Further information: Texas Eleven and Twelfth Texas Legislature § Rump Senate

There have been at least three cases of quorum-busting in Texas Senate history. The first case was in 1870, with the Rump Senate, followed by the 1979 killer bees and finally the Texas Eleven in August 2003, who were following the example of the Texas house Killer Ds.[1]

Committee structure[edit]

The following represents the Senate committee structure for the 85th Legislature.

  • Administration
  • Agriculture, Water & Rural Affairs
  • Business & Commerce
  • Criminal Justice
  • Education
  • Finance
  • Health & Human Services
  • Higher Education
  • Intergovernmental Relations
  • Natural Resources & Economic Development
  • Nominations
  • State Affairs
  • Transportation
  • Veteran Affairs & Military Installations

In addition, the House and Senate operate the permanent joint committee known as the Legislative Budget Board (LBB).

Current composition[edit]


(Shading indicates majority caucus)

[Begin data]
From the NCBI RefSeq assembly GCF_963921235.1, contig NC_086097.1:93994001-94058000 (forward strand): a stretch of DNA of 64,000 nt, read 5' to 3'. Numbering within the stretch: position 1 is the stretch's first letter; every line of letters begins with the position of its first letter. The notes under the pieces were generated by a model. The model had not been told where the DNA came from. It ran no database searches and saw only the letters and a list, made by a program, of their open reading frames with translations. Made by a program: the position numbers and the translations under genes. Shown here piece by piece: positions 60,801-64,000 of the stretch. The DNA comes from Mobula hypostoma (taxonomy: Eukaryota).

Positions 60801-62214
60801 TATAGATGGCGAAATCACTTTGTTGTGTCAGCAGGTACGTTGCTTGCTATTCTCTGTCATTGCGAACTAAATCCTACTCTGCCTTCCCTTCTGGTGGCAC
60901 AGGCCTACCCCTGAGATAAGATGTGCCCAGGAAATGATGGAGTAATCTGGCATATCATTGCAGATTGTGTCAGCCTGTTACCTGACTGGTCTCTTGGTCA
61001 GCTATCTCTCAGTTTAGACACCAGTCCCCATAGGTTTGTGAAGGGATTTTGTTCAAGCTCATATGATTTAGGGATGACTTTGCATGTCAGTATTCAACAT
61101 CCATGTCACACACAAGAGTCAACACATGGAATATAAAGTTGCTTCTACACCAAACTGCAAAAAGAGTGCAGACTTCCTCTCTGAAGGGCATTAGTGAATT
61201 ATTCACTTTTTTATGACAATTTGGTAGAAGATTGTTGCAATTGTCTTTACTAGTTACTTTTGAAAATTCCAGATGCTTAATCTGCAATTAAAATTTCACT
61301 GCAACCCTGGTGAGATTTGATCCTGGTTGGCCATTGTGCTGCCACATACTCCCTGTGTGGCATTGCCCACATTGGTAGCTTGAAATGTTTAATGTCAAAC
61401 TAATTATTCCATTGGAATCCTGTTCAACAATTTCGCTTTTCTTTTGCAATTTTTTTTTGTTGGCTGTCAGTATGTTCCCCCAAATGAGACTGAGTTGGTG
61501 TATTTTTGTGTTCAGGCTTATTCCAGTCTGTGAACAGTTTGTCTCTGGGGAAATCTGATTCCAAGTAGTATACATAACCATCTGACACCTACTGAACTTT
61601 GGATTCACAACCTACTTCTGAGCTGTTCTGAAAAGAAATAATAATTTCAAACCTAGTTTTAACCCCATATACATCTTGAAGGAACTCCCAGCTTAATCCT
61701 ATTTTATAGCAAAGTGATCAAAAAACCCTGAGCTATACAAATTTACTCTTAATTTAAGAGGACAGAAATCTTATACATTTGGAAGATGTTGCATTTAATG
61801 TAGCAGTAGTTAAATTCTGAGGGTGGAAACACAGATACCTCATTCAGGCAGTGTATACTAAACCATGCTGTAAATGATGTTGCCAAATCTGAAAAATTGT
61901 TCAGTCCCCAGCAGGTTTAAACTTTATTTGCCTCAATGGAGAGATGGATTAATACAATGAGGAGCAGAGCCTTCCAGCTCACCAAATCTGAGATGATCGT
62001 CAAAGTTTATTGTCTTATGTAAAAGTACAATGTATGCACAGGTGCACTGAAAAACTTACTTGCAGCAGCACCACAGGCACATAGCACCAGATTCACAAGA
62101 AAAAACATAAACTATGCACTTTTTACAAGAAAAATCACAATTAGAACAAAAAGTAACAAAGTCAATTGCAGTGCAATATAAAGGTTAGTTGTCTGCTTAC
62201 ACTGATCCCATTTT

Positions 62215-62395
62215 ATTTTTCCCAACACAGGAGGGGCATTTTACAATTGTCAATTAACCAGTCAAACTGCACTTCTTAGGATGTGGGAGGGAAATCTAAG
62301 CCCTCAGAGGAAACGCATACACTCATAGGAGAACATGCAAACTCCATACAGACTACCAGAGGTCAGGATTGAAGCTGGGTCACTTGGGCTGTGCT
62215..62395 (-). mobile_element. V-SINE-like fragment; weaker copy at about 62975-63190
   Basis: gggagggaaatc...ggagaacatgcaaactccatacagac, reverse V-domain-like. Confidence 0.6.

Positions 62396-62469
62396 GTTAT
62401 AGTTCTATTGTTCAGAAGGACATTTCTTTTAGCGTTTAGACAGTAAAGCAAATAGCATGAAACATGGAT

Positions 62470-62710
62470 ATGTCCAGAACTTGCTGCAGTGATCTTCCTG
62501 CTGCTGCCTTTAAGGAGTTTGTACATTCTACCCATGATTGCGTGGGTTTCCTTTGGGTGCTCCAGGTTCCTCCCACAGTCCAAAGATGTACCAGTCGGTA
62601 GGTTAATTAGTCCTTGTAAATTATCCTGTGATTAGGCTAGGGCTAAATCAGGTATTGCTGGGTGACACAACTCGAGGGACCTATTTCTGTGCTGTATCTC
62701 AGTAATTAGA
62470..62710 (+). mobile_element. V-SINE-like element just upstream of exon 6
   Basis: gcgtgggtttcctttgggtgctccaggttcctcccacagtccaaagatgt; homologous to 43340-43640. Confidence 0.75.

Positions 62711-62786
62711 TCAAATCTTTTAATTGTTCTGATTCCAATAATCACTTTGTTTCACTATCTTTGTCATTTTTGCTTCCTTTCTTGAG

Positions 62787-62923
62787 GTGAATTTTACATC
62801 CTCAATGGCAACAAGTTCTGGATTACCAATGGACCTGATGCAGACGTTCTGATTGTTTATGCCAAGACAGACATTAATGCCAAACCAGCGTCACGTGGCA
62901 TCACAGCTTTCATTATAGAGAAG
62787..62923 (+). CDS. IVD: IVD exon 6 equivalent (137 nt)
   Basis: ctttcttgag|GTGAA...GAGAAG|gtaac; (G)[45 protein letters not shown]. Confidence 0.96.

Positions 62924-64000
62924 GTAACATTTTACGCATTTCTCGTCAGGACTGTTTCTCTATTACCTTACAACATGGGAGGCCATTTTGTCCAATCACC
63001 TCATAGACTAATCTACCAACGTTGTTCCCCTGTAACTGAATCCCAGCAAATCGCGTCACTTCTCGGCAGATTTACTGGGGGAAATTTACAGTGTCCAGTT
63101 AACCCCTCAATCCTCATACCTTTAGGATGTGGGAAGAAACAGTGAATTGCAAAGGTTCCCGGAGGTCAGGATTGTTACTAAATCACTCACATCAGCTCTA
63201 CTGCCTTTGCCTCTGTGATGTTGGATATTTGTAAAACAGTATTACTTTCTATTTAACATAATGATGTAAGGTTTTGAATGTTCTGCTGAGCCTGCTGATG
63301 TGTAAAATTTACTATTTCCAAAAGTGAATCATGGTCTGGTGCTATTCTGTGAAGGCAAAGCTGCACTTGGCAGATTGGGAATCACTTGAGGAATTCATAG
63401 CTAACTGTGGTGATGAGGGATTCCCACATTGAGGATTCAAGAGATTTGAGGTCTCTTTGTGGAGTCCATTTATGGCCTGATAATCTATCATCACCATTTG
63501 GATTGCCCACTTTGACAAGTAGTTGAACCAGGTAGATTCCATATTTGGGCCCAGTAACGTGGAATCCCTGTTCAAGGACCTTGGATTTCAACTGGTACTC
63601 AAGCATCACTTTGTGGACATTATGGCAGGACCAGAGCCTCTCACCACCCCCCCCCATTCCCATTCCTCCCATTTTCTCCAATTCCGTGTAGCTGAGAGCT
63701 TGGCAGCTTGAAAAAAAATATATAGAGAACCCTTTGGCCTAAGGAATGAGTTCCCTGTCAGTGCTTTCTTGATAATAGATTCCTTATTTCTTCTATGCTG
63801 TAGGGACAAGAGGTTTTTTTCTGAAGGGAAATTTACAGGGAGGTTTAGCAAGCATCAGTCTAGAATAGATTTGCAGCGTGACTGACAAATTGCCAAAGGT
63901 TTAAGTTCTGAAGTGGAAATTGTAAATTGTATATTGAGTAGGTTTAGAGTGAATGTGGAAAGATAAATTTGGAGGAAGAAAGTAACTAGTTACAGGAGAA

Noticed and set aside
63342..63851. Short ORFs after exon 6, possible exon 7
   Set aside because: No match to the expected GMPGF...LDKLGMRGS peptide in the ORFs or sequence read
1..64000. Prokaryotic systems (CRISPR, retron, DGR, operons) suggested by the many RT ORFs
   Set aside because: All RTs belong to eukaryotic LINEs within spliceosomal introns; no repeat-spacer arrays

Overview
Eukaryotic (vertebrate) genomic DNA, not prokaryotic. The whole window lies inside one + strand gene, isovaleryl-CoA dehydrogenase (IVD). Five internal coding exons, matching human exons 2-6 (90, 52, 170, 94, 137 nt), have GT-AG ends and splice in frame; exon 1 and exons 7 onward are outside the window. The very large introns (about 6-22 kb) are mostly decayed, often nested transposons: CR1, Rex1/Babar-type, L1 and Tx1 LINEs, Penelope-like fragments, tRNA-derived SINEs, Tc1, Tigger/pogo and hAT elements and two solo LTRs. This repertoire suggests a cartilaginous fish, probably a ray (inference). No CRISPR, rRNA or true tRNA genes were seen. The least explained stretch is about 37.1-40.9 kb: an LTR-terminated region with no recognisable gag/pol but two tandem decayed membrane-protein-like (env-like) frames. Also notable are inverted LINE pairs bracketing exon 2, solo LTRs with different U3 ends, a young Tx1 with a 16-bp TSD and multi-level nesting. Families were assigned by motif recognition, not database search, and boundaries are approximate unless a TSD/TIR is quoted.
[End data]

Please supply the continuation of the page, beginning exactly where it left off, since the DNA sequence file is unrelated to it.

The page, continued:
End of previous legislature1911301
Begin 2013[2]1911301
March 3, 2013[3]12310
Begin 20152011310
Begin 20172011310
Latest voting share7001645000000000000♠64.5%7001355000000000000♠35.5%

List of members[edit]

County(ies) represented
1Bryan HughesRepublicanMineola20162020Bowie, Camp, Cass, Franklin, Gregg, Harrison, Lamar, Marion, Morris, Panola, Red River, Rusk, Smith, Titus, Wood, Upshur
2Bob HallRepublicanEdgewood in Van Zandt County20142018Dallas (part), Delta, Fannin, Hopkins, Hunt, Kaufman, Rains, Rockwall, Van Zandt
3Robert NicholsRepublicanJacksonville20062018Anderson, Angelina, Cherokee, Hardin, Henderson, Houston, Jasper, Liberty, Montgomery (part), Nacogdoches, Newton, Orange, Polk, Sabine, San Augustine, San Jacinto, Shelby, Trinity, Tyler